Lime (Citrus aurantifolia)
Lime contains antioxidants and phytochemicals, such as flavonoids and limonene, that make up around 28% of lime essential oil and have been closely studied. Research shows
that limonene increases liver enzymes that can eliminate toxic chemicals in the body.
Lime juice can regulate cell division, cell death, and boost white blood cell activity.
Research showed a lime extract has anti-hypertensive activity, helping to counter high
blood pressure. Studies suggest that lime essential oil may also contribute to weight loss
and have anti-bacterial effects.
Kumquat (Citrus japonica)
Kumquat, the smallest of citrus fruits, is rich in nutrients, including a range of vitamins,
calcium, iron and folate. A 100-gram serving of kumquat fulfills 73% of the daily vitamin C requirement, helping to prevent cell damage from free radicals.
Kumquat’s potassium helps to maintain blood pressure levels and fluid balance in the
body. Its peel is a good source of liminoids, phytochemicals shown to stop and reverse
tumor progression. Kumquat is helpful for obesity, high blood pressure, indigestion,
respiration congestion and other conditions.
Peach (Prunus persica)
Peach is as sweet for health as it is for your taste buds.Its phytochemicals include betacarotene, lutein and zeaxanthin. It can help to simulate digestive juices, regulate the
bowels, eliminate toxins and contribute to weight loss. When ripened, peach is useful for
helping stomach ailments as it soothes stomach walls and removes toxins accumulated in
the gastrointestinal system.
Strawberry (Fragaria vesca)
A 100-gram serving of strawberry provides 98% of vitamin C needed daily. Researchers
consider strawberry a great commonly-consumed antioxidant source, that is also rich in
vitamin B-complex, calcium, phosphorus, manganese and potassium.
One cup of strawberries can help to lower blood sugar increase
caused by sugar intake. Studies suggest that strawberry’s polyphenols may help regulate
blood sugar response.
Strawberry may also contain anti-inflammatory compounds. Research shows that diets including strawberry can slow aging, even delaying or overturning age-related degenerative conditions.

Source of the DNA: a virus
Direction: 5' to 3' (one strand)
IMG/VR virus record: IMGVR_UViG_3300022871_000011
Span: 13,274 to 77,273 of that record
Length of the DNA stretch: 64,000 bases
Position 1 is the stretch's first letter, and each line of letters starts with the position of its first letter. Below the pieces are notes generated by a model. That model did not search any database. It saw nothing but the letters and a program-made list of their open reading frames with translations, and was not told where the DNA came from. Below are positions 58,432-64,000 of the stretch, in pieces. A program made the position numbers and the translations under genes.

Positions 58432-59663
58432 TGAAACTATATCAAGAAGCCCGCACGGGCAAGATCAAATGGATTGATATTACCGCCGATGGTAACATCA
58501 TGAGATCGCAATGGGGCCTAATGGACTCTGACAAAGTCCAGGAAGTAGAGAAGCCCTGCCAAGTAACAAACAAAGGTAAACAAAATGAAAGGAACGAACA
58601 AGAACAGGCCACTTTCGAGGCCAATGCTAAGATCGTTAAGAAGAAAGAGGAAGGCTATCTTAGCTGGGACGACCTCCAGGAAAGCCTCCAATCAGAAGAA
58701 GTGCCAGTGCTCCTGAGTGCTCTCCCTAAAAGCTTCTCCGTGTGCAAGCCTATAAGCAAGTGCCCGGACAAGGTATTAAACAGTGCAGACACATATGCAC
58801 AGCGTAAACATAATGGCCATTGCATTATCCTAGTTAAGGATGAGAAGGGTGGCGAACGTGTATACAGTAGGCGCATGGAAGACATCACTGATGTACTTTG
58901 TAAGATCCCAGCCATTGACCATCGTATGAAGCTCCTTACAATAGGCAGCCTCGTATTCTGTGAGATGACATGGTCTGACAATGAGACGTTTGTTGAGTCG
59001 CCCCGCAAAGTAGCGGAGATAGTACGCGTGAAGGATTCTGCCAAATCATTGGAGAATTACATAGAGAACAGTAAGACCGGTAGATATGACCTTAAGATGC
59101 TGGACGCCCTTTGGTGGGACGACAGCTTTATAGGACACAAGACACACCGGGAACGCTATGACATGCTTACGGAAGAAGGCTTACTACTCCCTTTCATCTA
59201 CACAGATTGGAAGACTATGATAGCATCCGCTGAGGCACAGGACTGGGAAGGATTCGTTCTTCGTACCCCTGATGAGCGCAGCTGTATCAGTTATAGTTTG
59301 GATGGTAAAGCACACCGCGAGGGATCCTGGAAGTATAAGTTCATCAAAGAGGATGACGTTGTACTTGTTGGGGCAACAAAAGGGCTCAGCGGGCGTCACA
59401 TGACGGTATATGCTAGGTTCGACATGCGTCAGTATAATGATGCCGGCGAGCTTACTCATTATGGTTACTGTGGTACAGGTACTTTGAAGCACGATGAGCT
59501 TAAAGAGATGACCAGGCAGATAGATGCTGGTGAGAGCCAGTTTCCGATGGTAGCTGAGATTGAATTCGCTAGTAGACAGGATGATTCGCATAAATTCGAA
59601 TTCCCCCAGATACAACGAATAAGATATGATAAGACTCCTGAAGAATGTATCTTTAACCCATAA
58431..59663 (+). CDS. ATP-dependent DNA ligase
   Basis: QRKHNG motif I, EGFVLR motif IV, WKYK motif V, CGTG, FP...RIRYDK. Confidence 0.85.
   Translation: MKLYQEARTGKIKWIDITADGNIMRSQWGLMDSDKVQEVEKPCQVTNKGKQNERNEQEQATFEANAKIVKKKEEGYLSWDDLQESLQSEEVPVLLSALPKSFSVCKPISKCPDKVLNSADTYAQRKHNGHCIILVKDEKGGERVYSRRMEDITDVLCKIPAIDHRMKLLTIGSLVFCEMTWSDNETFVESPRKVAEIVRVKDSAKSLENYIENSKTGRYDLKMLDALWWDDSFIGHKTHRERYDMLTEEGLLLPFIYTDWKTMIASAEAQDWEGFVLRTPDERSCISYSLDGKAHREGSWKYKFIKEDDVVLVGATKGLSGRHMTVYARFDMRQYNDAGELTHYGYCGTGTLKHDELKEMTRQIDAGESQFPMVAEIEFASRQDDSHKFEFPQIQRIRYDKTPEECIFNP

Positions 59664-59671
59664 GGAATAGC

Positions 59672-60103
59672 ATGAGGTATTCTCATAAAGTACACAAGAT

Jasmine (Jasminum officinale)
Iridoid glycosides in jasmine stimulate the release of gastrin in the digestive system,
which promotes secretion of bile and other digestive chemicals. Aucubin, an iridoid
glycoside, has shown anti-aging, antioxidant, anti-inflammatory, neuroprotective and
Oleuropein, a secoiridoid glycoside in jasmine, demonstrates powerful antioxidant,
anti-inflammatory, anti-tumor, anti-microbial, anti-viral and anti-aging properties. It also
defends against plaque formation in arteries.
Cinnamon (Cinnamomum cassia)
Cinnamon is rich in healthful nutrients like vitamin K, iron and calcium. Its abundant store of manganese superoxide dismutase, a powerful antioxidant enzyme, neutralizes free radicals linked to aging and chronic conditions.
Controlling inflammation could be the key to a healthy old age. Cinnamon contains
proanthocyanidins, a group of flavonoids with strong antioxidant properties. They inhibit
an enzyme that speeds up production of prostaglandins, which promote inflammation.
2-Hydroxycinnamaldehyde in cinnamon decreases inflammation by inhibiting nitric oxide production.
Japanese researchers discovered that cinnamon AX, a polysaccharide, has remarkable immune system boosting activity.
Coniferaldehyde and eugenol are compounds in cinnamon that may help fight clot formation. Cinnamic acid in cinnamon promotes growth of new blood vessels in vivo and in vitro.
Peppermint (Mentha piperita)
Rich in powerful antioxidants such as eriocitrin and vitamins A and C, peppermint helps scavenge free radicals and support the health of the immune system. Its abundance of dietary fiber contributes to a healthy heart and digestive system.
Menthol gives peppermint its cooling sensation by stimulating nerves that sense cold. It also briefly inhibits nerves that react to pain. This partly explains peppermint’s popularity for headaches, muscle aches, breathing difficulties, cough and the common cold.
Peppermint aids digestion by calming the muscles of the stomach and improving the flow of bile, which the body uses to digest fats, allowing food to pass through the stomach more quickly. Peppermint also soothes an upset stomach by relaxing the muscles that allow digestive gas to pass. Researchers have shown that peppermint activates an anti-pain channel in the colon to soothe inflammatory pain in the gastrointestinal tract.
Foods that help us live longer, healthier, happier lives are all around us. Just take a trip down your grocery’s fruit aisle and spice and herb section to give your immune system a healthy boost with wholesome plant foods!